Further Kokura was another target selected and the main target was a complex approximately 4100' long and there concern was to make sure they dropped the weapon precisely on that target so as to destroy it. Again the logic here that they had to be 'on target' with the drop in order to destroy the facility. Again this shows they did not understand the destructive power of the weapon at all.

Given this criteria and other information from the targeting meeting notes one could suspect that these people thought hey just a bigger firecracker not a completely destructive weapon.

Gathering as well from various sources a number of 20,000 was a plausible number of casualties. However one of the criteria for the target was city size and population figures since as strange as this might sound they figured on studying the effects while they were at it. Certain detonation points were selected for this purpose as well, knowing how many miles out from ground zero they could take readings and measurements. I guess if you are going to do it anyway you may as well know what you have and they used some of this data from the Hiroshima blast to determine effects at Nagasaki; however Nagasaki was limited due to the graphical topology and the fact the bomb was dropped almost 2 miles NW of the intended target location - which spared half of the city.

Kokura was the back up target for Hiroshima and they had managed to get just enough of a visual view to drop the bomb on Hiroshima (one of the requirements that was placed on the missions) no use of the radar bomb sighting.

Kokura lucked out on the first mission that Hiroshima cloud cover diminished for it to be bombed.

The second bomb Fat-Man Kokuro was the primary target it had a large military complex and chemical weapons factories - which were known about by the United States by the early summer of 1945.

When Bock's Car arrived in Kokura it was almost one hour later than it should have been and by this time the report of 3/10 cloud cover had changed to 7/10 and the requirement for visual target id caused Kokuro to be aborted and that the secondary target of Nagasaki be attempted - Nagasaki they assumed would have fewer casualties just because of the topology.

So now there is a term people use.. they might say you have Kokura's Luck when you dodge a big disaster.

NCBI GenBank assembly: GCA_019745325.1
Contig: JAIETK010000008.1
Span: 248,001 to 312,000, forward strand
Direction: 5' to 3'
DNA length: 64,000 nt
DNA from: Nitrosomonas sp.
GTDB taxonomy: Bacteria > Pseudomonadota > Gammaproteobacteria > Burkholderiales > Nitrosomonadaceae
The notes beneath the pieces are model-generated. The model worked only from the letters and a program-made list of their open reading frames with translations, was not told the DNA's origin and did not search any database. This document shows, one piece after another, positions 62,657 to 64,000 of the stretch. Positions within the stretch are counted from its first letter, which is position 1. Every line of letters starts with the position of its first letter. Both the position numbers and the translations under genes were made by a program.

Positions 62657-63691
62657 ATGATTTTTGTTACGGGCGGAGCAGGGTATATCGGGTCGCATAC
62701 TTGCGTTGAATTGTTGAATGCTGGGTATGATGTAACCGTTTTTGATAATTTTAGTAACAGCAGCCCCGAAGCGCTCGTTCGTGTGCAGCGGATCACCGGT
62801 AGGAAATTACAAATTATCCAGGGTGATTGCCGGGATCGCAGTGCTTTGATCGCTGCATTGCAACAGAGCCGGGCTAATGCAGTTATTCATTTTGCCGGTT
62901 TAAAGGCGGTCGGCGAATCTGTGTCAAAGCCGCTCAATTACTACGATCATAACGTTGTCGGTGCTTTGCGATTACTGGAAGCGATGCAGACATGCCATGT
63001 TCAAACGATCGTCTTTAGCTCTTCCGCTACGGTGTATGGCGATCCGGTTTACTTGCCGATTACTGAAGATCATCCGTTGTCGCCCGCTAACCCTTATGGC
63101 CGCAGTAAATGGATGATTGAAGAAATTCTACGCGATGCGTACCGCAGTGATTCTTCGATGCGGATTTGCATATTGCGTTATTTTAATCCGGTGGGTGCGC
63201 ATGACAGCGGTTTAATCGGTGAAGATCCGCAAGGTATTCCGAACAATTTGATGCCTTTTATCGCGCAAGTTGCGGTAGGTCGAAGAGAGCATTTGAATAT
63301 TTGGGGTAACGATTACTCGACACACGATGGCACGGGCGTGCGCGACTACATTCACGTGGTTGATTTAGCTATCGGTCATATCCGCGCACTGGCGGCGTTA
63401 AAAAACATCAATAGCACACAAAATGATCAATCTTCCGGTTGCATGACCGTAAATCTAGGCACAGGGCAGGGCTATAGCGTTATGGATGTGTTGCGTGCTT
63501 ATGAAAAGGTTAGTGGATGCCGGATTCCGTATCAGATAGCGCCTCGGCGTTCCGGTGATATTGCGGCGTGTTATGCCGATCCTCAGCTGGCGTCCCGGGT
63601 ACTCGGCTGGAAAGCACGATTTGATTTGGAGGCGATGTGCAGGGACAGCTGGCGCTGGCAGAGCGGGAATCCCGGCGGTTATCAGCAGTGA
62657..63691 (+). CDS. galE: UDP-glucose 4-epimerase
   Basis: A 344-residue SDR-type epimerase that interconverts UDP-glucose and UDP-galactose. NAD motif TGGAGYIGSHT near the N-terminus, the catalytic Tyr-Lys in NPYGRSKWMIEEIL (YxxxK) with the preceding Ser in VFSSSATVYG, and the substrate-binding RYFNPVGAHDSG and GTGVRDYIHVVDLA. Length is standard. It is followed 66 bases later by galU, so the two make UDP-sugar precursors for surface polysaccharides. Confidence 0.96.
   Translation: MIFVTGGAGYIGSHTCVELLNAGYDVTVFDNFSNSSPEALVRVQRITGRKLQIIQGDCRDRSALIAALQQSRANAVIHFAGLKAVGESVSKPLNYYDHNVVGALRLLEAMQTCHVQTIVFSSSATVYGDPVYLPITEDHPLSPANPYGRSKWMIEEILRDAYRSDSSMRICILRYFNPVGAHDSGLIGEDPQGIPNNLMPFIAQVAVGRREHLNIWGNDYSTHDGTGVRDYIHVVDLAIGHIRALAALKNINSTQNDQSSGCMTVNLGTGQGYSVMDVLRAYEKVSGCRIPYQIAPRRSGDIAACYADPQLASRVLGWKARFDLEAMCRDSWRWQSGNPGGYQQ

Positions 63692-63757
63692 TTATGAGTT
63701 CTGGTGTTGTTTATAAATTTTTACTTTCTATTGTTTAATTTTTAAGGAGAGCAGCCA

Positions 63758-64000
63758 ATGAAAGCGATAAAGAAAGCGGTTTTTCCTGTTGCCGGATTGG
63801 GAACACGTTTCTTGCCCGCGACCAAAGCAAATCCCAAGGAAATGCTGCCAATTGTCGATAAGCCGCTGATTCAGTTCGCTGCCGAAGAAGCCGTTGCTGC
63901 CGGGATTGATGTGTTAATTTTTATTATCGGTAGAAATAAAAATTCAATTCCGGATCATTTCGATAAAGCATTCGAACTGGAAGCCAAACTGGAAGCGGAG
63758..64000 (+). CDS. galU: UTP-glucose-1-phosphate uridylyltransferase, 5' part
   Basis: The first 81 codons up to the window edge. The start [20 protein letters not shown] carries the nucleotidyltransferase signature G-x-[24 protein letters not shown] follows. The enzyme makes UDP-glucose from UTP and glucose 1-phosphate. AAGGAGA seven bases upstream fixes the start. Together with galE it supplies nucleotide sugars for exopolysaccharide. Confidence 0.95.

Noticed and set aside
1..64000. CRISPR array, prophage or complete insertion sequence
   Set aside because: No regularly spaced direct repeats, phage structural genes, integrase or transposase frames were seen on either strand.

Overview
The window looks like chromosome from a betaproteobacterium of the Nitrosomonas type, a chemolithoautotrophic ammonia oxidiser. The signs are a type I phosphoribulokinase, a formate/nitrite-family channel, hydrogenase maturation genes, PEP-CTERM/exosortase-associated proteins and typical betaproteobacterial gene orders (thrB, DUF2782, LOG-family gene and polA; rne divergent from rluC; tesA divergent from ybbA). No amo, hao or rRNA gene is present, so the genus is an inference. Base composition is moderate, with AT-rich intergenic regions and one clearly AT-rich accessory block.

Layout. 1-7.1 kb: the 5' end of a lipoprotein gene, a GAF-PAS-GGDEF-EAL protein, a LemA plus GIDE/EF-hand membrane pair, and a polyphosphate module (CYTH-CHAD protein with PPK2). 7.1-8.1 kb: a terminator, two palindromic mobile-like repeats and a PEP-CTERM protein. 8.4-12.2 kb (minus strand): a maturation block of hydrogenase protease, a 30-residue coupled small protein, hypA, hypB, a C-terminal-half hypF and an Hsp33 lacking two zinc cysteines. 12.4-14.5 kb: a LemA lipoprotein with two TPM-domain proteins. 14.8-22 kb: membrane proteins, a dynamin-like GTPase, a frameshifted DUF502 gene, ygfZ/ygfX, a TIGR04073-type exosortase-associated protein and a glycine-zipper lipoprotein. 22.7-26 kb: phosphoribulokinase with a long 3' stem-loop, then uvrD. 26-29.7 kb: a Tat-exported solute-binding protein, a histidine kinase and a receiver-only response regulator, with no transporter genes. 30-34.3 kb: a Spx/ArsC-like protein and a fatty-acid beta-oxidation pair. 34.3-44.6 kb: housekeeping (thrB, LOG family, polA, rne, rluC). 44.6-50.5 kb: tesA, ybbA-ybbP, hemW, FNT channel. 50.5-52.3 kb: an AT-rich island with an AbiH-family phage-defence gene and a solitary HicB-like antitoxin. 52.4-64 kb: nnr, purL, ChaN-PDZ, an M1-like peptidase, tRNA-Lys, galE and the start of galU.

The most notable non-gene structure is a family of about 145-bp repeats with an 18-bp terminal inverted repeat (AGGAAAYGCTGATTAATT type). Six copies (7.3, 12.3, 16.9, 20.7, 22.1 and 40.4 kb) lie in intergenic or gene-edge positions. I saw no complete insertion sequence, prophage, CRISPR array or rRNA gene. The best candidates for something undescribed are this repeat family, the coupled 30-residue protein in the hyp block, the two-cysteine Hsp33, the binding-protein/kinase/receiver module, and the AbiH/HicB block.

Nagasaki was bombed but the target point was about 2 miles off. The crew had poor visibility, and was low on fuel and also was pressed into the mission even though the plane was not in ideal conditions. Originally the 'Great Artiste' was to drop the bombs on August 11th but the mission was moved up to the 9th and therefore the Bock's Car was used for the mission. Taken these things into consideration and looking at the crew logs for the flight it seems to me that they really did not have a clear visual of the target - if they had they would have been at least with in 1/2 to 1 mile of the target or they had to have some extreme winds blowing the weapon off course (unlikely).

The following is just my opinion relating to Nagasaki..

Given the pressures to get off the ground on the 9th instead of the 11th, to make the mission even with a bad fuel pump that it was determined the bomb will be dropped somewhere regardless; details about handling of the weapons in the event of a scrubbed mission left out for brevity. Given Bock's car loitered at the rendezvous point for 45 minutes (using fuel) and then they made 3 attempts at Kokura (using more fuel) that a determination was made if they did not drop the gadget while over Nagasaki they would not have enough fuel to return to any airbase. According to the logs one engine ran out of fuel upon landing in Okinawa and they had 7 gallons of fuel remaining. Had they been carrying the weapon Fat-Man they would not have made it to Okinawa. Again I believe they made the determination to say they had a visual id of the target and dropped the weapon using the radar sighting system. Given the options and the fact that they were witnesses of Hiroshima I am sure they figured what is a few miles when the entire city of Hiroshima was destroyed, so to preserve themselves they dropped it.

I am thinking if one were to check the variance of radar targeting at the time [SHORAN] - they might come up with at least a 2 mile variance.. Just a hunch the meeting notes seem to suggest this as well. [It was agreed that Dr. Stearns and Dr. Dennison should keep themselves continuously informed as to radar developments. If at any time new developments are available which show in combat a marked improvement of accuracy the basic plan may be altered.]

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    Sources to support assertions would greatly improve your answer. – sempaiscuba Apr 22 '18 at 12:00
  • @PieterGeerkens There were no Parachutes on the bombs! You may have heard the term California Parachute this was a square fin design with 8 internal fins 4 of which were opposed, the tail fins were designed to control the fall stability of the bombs, but they were not parachutes. The drop time of 43 seconds is mathematically correct for a drop of such an object at about 30,000 feet down to ~1600 feet. This is consistent with the record as well 30k feet 43 seconds, 1650 feet. If they had real parachutes the time would have been longer. – Ken Apr 23 '18 at 10:19